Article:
“As befitted a man on an important occasion, Currie had worn his Sunday suit for the interview with Busby, who indeed turned out to be decent enough. They got on together as Christians should. Then, having explained his mission, Currie, as the liturgy demanded, discreetly produced a five-pound note, ‘to make up for any trouble’ that his request might cause. Busby graciously accepted the large white English banknote, folded it carefully, put it away, and, assuring his Catholic caller that he was ‘a dacent man,’ delivered his verdict on Currie’s request: ‘The next time one of your own leaves a house vacant I’ll see that you get the first offer.’”
Catholics were further oppressed by the franchise up until the Troubles, which was tied to property ownership and manipulated in Unionist favor by excessive gerrymandering. Homeowners got one vote, those who owned more than one home could vote more than once, and those who lived in public housing or were renters were not allowed to vote. Thus Catholics, who were mostly unable to own property because of Protestant control, were denied a voice in the majority-British government, and their living conditions deteriorated. Anger fomented.
It was a raw day and my friend and I asked if we could stop at a nearby shop for tea. Kevin said sure but awkwardly hung back when we went inside; the shop was in a Protestant neighborhood and he didn’t want to be seen entering an establishment in what was still considered enemy territory. We grew very fond of Kevin even though we could only understand about every fifth word he said (a Dubliner later told us that people in Belfast talk “as if they had marbles in their mouths”). Some of Kevin’s claims seemed dubious, like when he told us that Belfast had the best hospital for heart transplants in the world, or that King William was a good fighter, “even though he was bisexual.”
I didn’t expect to be overwhelmed by the tour, but I was, especially after we stopped at the site where the Divis Flats once existed. This was where Jean McConville, a widowed, Catholic mother of ten who was erroneously suspected of being a British spy, was snatched from her home in 1972, becoming one of the nine people “disappeared” by the IRA during the Troubles. A New Yorker article from 2015 told of McConville’s now-adult son catching a taxi in Belfast, only to realize that the driver was someone involved in his mother’s death. Belfast is that kind of city — its history of violence, so recent and distilled, can make it feel suffocating. It’s one of the most disquieting places I have ever been.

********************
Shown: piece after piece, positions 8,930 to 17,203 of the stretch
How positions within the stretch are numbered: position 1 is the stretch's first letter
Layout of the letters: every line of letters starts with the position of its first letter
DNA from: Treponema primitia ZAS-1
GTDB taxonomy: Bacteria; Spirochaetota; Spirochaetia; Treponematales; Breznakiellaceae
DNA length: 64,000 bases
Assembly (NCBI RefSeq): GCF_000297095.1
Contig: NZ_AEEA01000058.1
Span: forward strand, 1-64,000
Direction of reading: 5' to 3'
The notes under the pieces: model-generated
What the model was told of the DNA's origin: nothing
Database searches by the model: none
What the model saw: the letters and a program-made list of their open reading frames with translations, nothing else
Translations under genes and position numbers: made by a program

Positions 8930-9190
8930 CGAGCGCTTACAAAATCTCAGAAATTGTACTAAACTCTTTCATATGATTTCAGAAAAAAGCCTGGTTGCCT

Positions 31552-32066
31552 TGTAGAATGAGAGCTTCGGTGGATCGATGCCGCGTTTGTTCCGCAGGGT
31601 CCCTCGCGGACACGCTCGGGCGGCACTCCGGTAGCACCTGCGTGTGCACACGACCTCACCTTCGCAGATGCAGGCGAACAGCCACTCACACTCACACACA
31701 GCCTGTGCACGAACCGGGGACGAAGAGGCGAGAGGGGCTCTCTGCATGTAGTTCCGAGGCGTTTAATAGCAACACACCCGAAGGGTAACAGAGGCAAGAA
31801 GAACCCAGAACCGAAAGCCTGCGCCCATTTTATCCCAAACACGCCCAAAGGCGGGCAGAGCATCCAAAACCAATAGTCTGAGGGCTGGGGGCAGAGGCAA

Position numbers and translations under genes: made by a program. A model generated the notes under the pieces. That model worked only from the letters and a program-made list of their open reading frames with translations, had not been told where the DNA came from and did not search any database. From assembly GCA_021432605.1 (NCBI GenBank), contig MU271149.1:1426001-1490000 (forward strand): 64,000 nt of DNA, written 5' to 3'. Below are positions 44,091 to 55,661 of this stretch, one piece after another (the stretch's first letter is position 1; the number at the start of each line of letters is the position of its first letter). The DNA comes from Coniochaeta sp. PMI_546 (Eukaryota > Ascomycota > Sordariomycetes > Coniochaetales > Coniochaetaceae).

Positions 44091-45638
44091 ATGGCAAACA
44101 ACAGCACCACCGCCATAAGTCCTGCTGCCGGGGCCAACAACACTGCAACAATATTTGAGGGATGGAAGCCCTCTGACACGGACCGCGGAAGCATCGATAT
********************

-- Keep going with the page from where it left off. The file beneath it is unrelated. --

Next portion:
We left Belfast for the republic and drove to the coast. We met a chatty man who, like most people we met on the trip, was eager to boast of the Irish’s accomplishments in America. Did we know that the man who designed the White House was Irish? Yes, from Kilkenny. Joe Biden — Irish. County Louth. Donald Trump was actually the first president not to have Irish in him (have not confirmed any of this). I bought a memoir by a former IRA man, Eamon Collins, who described in emotionless detail the satisfaction he gleaned from helping to carry out killings as a young recruit and his later regret for his actions. After the book was published, he was murdered near his rural home, beaten and stabbed to death while walking his dogs on an early winter morning. Gerry Adams, the president of Irish Republican party Sinn Fein, said that Collins had "many enemies in many, many, many places” (Adams, who was very close to McGuinness, has denied involvement in the IRA despite evidence to the contrary).
I realized then what had overwhelmed me at Divis Flats. In a world where hate is everywhere, Belfast felt unique. Unlike the American south, or Germany, Northern Ireland was resigned to its divisions. Beyond the specter of sectarian hatred, there were layers of abhorrence: The hate that festered in the ligaments that connected people on the same side of a conflict. The noxious mixture of pride and hate that was justified as a path to peace. These forms of hate could not be controlled by walls; they easily permeated them. We had planned to go back to Belfast, see the Titanic museum and all that, but I no longer felt up to it. We went to Scotland instead.